A biopic, Princess Caraboo, written by Michael Austin and John Wells and starring Phoebe Cates, was released to mixed reviews in 1994. In common with most biopics, it added fictional elements to the story.[11]

The Curious Tale of Princess Caraboo, a historical novel by Catherin Johnson, was published in 2015.[12]

Several stage musical adaptations have been attempted based on the story. These include a 2004 workshop starring Laura Benanti entitled Caraboo.[citation needed] Princess Caraboo, a full stage musical, opened on 30 March 2016 at London’s Finborough Theatre, with a book and lyrics written by Phil Willmott and composed by Mark Collins. The limited-run production opened to positive reviews and earned the Best New Musical and Best Lighting Design nominations at the Off West End Theatre Awards.[citation needed]

Princess Caraboo was a 2016 French language bande dessinée by Antoine Ozanam and Julia Bax.

See also[edit]


^ a b Baring-Gould, Sabine (1908). “Caraboo”. Devonshire Characters and Strange Events. London: John Lane. pp. 35–47.

^ X, Mr. “Caraboo: A Hypertext Edition of John Matthew Gutch’s Narrative”. www.resologist.net. Retrieved 9 April 2018.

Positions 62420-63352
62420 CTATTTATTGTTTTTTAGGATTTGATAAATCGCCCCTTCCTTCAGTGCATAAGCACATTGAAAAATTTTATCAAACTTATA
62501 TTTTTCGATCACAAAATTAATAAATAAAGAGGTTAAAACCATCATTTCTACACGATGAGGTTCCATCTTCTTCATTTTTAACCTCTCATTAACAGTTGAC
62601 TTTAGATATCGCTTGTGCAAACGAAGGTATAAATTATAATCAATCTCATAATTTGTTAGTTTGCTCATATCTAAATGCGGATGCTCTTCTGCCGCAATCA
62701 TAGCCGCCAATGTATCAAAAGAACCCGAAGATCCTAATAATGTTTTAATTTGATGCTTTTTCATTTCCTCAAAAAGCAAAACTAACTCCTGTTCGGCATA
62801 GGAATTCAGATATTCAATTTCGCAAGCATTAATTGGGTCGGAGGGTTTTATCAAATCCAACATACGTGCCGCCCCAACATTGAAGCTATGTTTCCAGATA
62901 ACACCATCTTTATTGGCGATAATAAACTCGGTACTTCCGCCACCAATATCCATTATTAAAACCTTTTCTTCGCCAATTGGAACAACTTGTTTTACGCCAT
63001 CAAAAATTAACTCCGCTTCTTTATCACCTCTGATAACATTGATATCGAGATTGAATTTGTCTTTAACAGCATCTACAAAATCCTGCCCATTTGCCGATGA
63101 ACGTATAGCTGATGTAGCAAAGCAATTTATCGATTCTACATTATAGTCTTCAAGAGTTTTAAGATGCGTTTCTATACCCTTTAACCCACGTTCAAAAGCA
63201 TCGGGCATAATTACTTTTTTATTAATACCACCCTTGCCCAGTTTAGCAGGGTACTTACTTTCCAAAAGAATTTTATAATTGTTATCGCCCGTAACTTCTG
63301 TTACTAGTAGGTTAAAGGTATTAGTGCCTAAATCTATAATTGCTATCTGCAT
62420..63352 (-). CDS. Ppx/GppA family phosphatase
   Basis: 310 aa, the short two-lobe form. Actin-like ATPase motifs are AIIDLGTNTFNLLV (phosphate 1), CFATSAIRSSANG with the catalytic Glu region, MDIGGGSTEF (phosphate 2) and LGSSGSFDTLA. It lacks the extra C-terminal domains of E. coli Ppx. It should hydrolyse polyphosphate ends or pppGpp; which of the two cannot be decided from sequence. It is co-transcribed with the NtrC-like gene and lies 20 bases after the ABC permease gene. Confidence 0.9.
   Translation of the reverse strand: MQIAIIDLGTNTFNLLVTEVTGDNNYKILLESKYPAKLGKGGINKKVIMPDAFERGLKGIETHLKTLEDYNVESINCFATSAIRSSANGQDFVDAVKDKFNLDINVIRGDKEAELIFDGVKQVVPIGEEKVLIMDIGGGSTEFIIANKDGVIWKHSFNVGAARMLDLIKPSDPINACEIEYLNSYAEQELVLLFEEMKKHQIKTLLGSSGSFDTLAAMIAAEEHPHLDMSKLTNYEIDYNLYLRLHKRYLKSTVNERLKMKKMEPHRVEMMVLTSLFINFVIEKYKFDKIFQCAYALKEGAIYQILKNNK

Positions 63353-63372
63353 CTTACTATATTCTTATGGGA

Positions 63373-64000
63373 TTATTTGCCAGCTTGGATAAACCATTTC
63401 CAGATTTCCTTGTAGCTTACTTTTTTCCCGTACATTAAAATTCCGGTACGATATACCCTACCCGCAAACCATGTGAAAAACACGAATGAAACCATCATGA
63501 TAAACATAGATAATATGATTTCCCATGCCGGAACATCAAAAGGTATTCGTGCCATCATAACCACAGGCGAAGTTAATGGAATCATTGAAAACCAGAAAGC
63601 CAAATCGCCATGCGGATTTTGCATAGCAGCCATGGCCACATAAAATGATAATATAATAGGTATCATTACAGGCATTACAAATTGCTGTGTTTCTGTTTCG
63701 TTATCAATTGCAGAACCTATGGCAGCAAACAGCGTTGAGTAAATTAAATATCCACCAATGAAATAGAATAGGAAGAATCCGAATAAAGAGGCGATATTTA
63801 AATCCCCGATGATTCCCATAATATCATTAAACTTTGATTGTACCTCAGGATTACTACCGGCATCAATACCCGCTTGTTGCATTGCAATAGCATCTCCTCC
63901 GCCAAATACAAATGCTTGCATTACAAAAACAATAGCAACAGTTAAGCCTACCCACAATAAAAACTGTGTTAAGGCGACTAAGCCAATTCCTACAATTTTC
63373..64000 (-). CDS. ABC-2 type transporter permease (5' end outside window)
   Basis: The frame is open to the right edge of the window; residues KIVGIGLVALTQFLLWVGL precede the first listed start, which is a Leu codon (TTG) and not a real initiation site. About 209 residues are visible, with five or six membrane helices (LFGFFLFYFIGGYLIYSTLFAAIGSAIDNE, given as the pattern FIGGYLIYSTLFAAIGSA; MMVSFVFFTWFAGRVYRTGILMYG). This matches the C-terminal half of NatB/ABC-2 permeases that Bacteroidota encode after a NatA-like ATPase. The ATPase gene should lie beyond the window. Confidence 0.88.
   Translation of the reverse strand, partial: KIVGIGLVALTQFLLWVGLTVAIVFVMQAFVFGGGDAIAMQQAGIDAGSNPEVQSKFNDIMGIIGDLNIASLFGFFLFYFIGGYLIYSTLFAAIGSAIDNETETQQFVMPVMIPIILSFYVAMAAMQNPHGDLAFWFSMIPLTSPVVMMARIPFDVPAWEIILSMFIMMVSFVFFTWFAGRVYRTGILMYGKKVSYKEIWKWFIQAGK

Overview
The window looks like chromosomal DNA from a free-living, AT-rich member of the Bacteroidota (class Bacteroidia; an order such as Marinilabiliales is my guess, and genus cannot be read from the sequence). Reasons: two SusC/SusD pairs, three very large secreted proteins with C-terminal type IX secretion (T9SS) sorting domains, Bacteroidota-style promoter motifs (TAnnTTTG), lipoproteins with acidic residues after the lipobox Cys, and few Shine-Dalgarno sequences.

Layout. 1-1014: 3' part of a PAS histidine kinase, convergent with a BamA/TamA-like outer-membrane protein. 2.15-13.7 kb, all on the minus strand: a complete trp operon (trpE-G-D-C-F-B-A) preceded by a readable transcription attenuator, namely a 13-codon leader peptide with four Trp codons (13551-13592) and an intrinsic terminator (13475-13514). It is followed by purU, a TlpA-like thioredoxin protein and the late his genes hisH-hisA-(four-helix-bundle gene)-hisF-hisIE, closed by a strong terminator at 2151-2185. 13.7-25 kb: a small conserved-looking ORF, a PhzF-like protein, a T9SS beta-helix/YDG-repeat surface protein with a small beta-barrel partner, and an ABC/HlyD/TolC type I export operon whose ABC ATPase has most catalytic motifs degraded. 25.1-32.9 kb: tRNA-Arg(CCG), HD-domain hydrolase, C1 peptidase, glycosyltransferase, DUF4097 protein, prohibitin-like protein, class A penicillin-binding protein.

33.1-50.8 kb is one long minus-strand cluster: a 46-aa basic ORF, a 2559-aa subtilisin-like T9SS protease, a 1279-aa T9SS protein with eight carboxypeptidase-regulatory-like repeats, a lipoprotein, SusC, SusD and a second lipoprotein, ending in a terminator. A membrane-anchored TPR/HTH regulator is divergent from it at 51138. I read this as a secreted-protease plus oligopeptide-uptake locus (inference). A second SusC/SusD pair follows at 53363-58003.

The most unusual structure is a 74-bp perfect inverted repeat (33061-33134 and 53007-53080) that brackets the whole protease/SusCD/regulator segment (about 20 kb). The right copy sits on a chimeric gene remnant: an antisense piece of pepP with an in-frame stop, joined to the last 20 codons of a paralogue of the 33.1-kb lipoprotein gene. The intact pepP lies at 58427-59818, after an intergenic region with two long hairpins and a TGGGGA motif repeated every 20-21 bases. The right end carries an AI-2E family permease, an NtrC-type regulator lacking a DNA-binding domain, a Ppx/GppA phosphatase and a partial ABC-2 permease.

^ a b c d e f g h i j k “Baker [née Willcocks], Mary [alias Princess Caraboo]”. Oxford Dictionary of National Biography (online ed.). Oxford University Press. doi:10.1093/ref:odnb/41062. (Subscription or UK public library membership required.)

^ Brian Haughton. Local Legends: Bristol’s Princess Caraboo, BBC Archived

^ “The Times”. 6 June 1817: 4.

^ Anonymous (1817). Carraboo, Carraboo. The singular adventures of Mary Baker, alias princess of Javasu. London.

^ Sitwell, Edith (1958). English Eccentrics. Penguin. ISBN 0140032738.

^ “The History Press | The mysterious Princess Caraboo”. www.thehistorypress.co.uk. Retrieved 9 April 2018.

^ “Mary Baker – The Princess Caraboo – Geri Walton”. Geri Walton. 5 November 2014. Retrieved 9 April 2018.

^ “Princess Caraboo from the Island of Javasu”. Jane Austen. 17 July 2011. Retrieved 9 April 2018.

^ “Princess Caraboo (1994)”, Rotten Tomatoes, Fandango

^ Johnson, Catherine (2015). The Curious Tale of the Lady Caraboo. London: Corgi Books. ISBN 9781448197583.


External links[edit]